Image Credit: Ollie Martin SU Facebook Live/ YUSU
'Life in Lockdown' is an interview series focusing on people, organisations or student societies who are adapting to isolation in interesting and innovative ways. If you’d like to talk about your experiences in lockdown or share how your student group has adjusted during the pandemic, email ***email@example.com*; we’d love to hear from you.
This week, Nouse caught up with Ollie Martin, YUSU’s activities officer, for our second instalment of ‘Life in Lockdown’.
Starting things off by asking how life as a sabb separated from campus was going, Olllie tells us “It’s really strange obviously. In terms of day to day it took a couple weeks to get properly settled in trying to adapt from it being so people focused so it's a bit of a strange one moving over.”
In a time where students are feeling more isolated from campus and student life, Ollie tells us that students can still get involved with activities. Commenting that “Maddi smashed it with Virtual Roses”, Ollie adds that aside from this “we’ve been doing online activities and there's lots of things to keep me busy as well obviously. It’s a big weird time for the union as a whole; it’s alright but obviously I’d much prefer to be on campus talking to students and looking forward to summer ball.”
For students already involved in groups and activities we ask what sort of support leaders can still expect. Ollie asserts that “we’re still doing our absolute best to support students who are trying to run their clubs,” despite adding that “obviously some societies will be more applicable to lockdown than others.” He notes that “we’ve seen an Animal Crossing society set up and our gaming society is doing really well but other groups that require more in person stuff, like the sports teams, are obviously suffering a bit yet they’re still meeting and being social.”
Ollie adds that “there’s stuff every group can be doing to stay active in lockdown and we completely understand if this isn’t people’s priorities” but notes that he’s “completely impressed by how much groups have been doing given the situation”.
One of the activities officer’s key ideas was the introduction of a January Refreshers Fair but in the current situation I ask whether it’s likely we’ll see a virtual one this term, or even potentially next term as we start a new academic year: “it’s a really interesting one and obviously I’m out of the role in July so this will all fall to Mr Terry to make those decisions on but we’ve been asked to put forward some plans and suggestions on how it might run next year. It dramatically depends on when the University allows students back onto campus, they’ve committed to a September start of term but they haven’t said in what manner that will be and it’s really difficult to tell how that will manifest itself”.
“No decisions have been made yet on freshers fair but my gut feeling, however, is once we have a full cohort on campus that’s when we’ll do it. I’m sure with Brian’s manifesto he’ll be keen to push some form of digital freshers in September. Obviously I pushed for refreshers fair and it looks like refreshers fair might be bigger than ever inadvertently next so that’ll be good at least. There will be some form it’s just a case of when it takes place.”
The success of Fresher’s fair, in whichever form it takes, will inevitably have a huge impact on next year's student groups alongside any drastic changes to block-grant. With the University facing the prospect of huge losses, the scale of which is revealed HERE, I ask the activities officer about the block grant, funding which YUSU receives from the University. Ollie confesses that “in many ways I worry that if the university has taken a big hit, where that loss lands in departments. I know we’re independent but you can kind of think of YUSU as a University department and they're going to have to look and see where they can make savings.” Despite this, Ollie declares that he trusts that “the University will make the right decision for students and I think they’ve shown us in this period that they’ve been really good at listening to us.” Ollie admits the possibility that “there might be a drop” but hopes that it isn’t too significant: “ideally it would stay the same or go up with inflation but it’s impossible to predict and the fact of the matter is the University just has a whole lot less money and it’s the same for every university across the country.” What Ollie would ask of the university, however, is “that they make sure we can be sustainable; there’s no point giving us a massive hit this year and then taking it back up next year, because that massive hit would see us lose staff and we’d lose that support for students. We’ll just have to see but I really hope and trust that the University will make the right decision on that”.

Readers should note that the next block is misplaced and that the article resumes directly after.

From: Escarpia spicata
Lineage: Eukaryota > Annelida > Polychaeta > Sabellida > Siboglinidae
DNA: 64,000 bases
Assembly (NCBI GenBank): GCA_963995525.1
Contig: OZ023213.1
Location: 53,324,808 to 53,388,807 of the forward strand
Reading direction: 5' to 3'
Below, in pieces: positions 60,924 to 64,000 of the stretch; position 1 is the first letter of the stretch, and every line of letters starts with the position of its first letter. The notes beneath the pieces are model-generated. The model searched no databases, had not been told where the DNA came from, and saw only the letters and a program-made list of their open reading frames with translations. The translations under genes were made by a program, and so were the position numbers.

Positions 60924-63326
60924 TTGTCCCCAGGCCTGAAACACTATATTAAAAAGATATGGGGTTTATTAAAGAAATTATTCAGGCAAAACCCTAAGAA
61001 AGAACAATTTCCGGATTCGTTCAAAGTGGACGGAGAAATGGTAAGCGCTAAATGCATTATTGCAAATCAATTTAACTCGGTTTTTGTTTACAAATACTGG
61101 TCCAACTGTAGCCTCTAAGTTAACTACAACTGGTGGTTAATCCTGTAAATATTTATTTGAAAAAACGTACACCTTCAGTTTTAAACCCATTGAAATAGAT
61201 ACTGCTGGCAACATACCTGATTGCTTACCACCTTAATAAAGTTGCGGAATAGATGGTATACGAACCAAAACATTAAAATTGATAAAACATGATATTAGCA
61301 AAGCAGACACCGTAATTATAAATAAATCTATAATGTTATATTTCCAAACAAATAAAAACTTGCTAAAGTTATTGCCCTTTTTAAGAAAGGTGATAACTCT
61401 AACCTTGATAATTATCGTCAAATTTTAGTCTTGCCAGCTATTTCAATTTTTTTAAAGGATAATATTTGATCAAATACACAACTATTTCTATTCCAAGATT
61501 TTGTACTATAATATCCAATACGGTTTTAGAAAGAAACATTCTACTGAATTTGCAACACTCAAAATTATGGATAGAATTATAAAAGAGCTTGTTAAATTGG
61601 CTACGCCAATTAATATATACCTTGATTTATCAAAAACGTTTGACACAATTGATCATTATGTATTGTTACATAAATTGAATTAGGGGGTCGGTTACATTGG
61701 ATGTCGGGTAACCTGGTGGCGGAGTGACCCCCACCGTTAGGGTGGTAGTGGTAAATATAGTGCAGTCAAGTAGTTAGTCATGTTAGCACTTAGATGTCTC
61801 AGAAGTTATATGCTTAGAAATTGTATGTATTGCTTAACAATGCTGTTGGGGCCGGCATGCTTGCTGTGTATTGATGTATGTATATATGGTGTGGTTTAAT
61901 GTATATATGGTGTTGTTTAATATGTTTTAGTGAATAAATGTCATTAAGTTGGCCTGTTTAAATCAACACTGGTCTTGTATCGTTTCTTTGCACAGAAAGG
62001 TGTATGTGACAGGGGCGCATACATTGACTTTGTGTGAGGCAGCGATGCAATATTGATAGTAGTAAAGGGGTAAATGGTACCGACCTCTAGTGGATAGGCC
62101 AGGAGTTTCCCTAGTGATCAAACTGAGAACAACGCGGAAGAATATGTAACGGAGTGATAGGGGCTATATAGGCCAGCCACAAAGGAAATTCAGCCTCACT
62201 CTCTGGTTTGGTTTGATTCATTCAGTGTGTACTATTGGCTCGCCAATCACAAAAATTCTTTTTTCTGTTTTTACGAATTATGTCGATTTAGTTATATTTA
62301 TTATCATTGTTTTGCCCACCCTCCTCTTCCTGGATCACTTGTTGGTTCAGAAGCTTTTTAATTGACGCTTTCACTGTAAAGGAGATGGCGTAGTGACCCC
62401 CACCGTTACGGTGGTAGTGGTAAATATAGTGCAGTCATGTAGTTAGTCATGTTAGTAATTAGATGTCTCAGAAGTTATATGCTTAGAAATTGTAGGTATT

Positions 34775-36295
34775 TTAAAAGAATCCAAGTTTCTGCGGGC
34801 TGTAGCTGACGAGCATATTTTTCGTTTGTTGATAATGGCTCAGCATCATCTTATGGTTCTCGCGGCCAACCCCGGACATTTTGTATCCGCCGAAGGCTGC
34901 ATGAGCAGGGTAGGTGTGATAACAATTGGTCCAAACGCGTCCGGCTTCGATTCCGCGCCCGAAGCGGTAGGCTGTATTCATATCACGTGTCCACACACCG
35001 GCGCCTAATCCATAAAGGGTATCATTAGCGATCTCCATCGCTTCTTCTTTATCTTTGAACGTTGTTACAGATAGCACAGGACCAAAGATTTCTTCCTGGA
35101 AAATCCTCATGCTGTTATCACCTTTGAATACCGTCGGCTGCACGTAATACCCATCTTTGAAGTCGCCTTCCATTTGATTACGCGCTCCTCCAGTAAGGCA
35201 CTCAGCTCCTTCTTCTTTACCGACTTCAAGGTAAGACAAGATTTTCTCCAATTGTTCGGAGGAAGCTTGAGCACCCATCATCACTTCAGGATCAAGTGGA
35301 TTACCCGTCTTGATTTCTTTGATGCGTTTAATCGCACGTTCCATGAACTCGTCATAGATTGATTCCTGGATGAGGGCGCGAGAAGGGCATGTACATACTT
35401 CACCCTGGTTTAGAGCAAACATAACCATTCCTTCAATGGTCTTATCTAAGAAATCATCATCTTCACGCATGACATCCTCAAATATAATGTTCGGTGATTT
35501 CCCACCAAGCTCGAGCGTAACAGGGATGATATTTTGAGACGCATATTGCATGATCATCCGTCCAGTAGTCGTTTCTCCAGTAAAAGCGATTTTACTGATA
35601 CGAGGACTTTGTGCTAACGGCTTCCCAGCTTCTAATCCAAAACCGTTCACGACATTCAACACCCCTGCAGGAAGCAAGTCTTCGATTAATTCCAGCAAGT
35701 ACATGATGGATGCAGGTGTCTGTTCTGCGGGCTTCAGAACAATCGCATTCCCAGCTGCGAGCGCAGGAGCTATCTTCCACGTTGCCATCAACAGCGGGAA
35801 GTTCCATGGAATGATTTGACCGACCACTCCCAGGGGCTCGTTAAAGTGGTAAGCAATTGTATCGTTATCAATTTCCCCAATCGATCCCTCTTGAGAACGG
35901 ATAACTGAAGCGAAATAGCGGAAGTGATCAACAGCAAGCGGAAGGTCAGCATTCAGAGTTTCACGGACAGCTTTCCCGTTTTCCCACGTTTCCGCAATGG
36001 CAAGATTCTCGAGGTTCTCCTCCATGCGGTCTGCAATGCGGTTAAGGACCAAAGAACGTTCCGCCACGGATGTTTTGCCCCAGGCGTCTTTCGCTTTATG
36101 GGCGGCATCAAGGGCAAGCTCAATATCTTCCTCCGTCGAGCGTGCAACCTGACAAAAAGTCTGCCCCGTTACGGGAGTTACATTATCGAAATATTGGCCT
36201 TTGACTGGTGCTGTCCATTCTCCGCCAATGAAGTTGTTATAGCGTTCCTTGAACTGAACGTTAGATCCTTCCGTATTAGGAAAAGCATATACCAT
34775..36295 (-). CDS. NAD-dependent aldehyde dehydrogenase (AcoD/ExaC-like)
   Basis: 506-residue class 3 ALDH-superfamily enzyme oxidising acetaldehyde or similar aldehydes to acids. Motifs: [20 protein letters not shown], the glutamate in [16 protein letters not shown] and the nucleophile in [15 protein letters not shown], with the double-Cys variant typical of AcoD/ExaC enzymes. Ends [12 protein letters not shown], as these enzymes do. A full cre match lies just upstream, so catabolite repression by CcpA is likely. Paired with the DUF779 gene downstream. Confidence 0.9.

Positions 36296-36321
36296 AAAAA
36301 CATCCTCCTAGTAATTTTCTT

In terms of how this will affect student groups, Ollie tells us that “at the moment we’re having to postpone any expenditure meetings indefinitely”. When I follow up about when they’ll be rearranged to I’m told “we're still working it out, it may be that we do a grant allocation this term but for less time or it gets completely moved into next year and it becomes my successor’s role, it’s hard. What we want to happen is that we make sure our groups have enough to tick over but I think there will be some difficult conversations to be had.
“What we’re seeing is groups doing really well and being creative with this weird digital landscape, so with you guys with your weekly edition or URY with their programming miracle. We’re seeing a lot of agility and flexibility from media groups and student groups. More than ever, this is a period we need to support student media. I would be really surprised if there weren’t some groups taking a hit. We're seeing a lot of good will too which might play a bigger part; what’s really encouraging is where societies are offering refunds we’re not seeing a massive uptake on that and people are sort of donating their refunds which I think is really positive. If people have to take it then that's fine, but I think that good will is going to be what keeps groups ticking over for the next few months. I’d love to look back in two-three years time and we haven’t seen a drop off in the number of groups. I think groups will be really important for the new cohort next year. I can imagine a digital freshers fair is quite achievable and probably a really good way for people to meet others.”